The Anthropic Principle: Why Are the Laws of Physics So … Convenient?
The laws of nature that we have discovered work wonderfully to explain phenomena from atomic transitions to colliding galaxies. But those laws include many specific numbers that seem completely arbitrary: the masses of different particles, the strength of the forces holding atoms together, and so on. Our physical theories don’t explain why these constants of nature have the values they do, but we can show that if some of them were even slightly different then no complex structures could exist in the universe. So why do these numbers seem to have exactly the values we need in order for us to exist?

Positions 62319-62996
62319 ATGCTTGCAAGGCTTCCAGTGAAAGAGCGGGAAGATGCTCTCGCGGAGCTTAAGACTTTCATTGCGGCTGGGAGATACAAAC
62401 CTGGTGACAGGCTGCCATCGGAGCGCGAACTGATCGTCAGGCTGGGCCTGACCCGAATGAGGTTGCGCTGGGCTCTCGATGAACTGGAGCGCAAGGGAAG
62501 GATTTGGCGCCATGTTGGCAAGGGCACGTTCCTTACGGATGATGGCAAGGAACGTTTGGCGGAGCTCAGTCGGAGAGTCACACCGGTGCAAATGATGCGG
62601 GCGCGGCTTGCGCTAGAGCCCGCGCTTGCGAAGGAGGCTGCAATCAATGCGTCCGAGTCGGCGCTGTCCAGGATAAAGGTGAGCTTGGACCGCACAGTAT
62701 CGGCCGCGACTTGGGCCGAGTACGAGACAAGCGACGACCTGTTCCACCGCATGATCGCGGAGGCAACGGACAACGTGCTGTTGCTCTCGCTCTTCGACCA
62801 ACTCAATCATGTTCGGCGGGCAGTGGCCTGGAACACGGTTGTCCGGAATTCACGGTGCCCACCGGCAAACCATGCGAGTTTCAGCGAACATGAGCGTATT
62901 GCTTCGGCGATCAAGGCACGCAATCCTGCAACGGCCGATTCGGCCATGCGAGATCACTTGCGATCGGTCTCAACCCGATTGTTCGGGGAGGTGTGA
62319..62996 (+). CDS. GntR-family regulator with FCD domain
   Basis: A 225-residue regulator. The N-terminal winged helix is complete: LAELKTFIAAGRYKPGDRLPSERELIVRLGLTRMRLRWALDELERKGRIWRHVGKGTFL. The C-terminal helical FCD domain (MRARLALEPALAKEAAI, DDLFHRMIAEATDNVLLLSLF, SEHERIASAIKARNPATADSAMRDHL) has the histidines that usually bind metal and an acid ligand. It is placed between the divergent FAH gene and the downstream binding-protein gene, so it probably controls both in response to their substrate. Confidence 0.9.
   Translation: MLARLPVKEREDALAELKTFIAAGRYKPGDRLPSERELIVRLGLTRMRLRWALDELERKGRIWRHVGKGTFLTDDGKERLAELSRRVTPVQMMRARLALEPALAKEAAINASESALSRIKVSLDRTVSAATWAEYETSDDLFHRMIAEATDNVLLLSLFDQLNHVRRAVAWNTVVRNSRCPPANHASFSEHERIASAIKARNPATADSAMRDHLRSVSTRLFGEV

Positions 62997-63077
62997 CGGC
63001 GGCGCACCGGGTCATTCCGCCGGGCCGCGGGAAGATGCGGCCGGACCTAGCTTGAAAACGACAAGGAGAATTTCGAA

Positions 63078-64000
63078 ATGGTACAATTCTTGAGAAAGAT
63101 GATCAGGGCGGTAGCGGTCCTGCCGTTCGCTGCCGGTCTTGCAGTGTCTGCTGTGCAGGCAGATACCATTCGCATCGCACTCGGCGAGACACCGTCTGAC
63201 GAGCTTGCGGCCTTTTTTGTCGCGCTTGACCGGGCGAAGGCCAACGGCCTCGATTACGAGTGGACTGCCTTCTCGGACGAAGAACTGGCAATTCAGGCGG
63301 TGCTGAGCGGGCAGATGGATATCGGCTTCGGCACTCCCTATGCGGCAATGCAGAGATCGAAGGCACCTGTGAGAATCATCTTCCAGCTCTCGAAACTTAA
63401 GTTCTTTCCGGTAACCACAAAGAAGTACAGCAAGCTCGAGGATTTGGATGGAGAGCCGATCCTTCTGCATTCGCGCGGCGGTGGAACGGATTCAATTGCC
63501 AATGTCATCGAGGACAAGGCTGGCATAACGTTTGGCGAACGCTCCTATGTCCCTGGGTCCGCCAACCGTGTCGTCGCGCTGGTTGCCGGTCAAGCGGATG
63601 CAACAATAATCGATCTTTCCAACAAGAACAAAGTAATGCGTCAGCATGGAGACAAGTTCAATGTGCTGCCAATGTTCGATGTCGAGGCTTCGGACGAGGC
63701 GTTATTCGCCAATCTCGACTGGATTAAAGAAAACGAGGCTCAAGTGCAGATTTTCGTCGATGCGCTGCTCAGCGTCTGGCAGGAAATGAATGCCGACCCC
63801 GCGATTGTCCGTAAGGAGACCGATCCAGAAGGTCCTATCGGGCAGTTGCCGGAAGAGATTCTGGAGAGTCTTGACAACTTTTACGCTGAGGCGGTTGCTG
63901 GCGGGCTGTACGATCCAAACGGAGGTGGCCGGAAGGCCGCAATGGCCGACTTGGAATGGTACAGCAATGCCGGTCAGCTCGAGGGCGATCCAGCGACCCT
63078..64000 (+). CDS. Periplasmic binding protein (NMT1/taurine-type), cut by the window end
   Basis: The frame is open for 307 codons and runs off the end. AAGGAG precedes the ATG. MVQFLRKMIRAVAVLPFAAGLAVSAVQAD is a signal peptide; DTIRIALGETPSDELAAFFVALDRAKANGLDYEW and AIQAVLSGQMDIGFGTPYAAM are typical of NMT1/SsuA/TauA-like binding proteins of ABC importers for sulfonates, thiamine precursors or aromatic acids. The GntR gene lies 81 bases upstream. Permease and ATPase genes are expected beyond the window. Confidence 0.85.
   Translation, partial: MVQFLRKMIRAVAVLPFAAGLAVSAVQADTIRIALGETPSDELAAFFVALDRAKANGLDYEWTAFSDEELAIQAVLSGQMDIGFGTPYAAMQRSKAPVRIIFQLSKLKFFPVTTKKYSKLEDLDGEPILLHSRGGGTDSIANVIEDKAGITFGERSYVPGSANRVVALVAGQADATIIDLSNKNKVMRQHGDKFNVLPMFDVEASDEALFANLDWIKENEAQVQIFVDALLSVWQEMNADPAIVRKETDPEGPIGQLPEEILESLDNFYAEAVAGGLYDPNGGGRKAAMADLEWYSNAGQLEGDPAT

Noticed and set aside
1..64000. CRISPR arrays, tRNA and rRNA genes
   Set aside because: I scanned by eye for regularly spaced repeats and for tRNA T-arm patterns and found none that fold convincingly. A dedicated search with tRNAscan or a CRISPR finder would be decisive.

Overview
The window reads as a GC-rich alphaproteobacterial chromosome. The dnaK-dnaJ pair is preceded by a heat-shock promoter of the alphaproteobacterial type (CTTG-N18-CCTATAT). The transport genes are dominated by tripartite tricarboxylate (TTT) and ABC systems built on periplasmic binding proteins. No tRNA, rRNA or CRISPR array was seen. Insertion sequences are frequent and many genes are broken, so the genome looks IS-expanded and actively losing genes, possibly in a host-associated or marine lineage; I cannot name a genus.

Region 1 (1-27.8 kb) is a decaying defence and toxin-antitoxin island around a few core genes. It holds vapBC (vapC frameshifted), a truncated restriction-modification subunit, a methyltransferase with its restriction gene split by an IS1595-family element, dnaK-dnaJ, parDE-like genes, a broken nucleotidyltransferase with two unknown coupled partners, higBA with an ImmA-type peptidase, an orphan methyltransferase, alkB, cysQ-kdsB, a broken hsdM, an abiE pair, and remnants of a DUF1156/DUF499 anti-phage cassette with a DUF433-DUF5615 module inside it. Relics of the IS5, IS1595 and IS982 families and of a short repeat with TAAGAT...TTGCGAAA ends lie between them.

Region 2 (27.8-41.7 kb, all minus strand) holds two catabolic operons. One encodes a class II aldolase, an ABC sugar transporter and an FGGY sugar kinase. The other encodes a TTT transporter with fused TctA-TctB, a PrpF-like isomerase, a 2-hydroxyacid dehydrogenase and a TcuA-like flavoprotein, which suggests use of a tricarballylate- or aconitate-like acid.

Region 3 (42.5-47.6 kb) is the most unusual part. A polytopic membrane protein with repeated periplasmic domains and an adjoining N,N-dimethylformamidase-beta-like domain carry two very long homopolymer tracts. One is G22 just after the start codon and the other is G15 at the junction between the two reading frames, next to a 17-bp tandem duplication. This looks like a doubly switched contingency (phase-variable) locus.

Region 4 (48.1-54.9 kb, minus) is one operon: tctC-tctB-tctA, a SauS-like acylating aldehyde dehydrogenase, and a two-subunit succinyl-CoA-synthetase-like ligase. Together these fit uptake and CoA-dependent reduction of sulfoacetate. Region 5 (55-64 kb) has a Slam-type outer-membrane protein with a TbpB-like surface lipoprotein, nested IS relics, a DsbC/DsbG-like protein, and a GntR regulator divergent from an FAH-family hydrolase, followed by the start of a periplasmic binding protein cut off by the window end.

One possible explanation is the “anthropic principle,” which posits that in other parts of the universe these numbers take on other values. We observe the values we do because only regions with those values can evolve creatures capable of measuring them. In this talk I’ll explain the anthropic principle, discuss some of the many misconceptions about it that appear in popular accounts, and talk about what conditions would have to be met in order for this idea to work.
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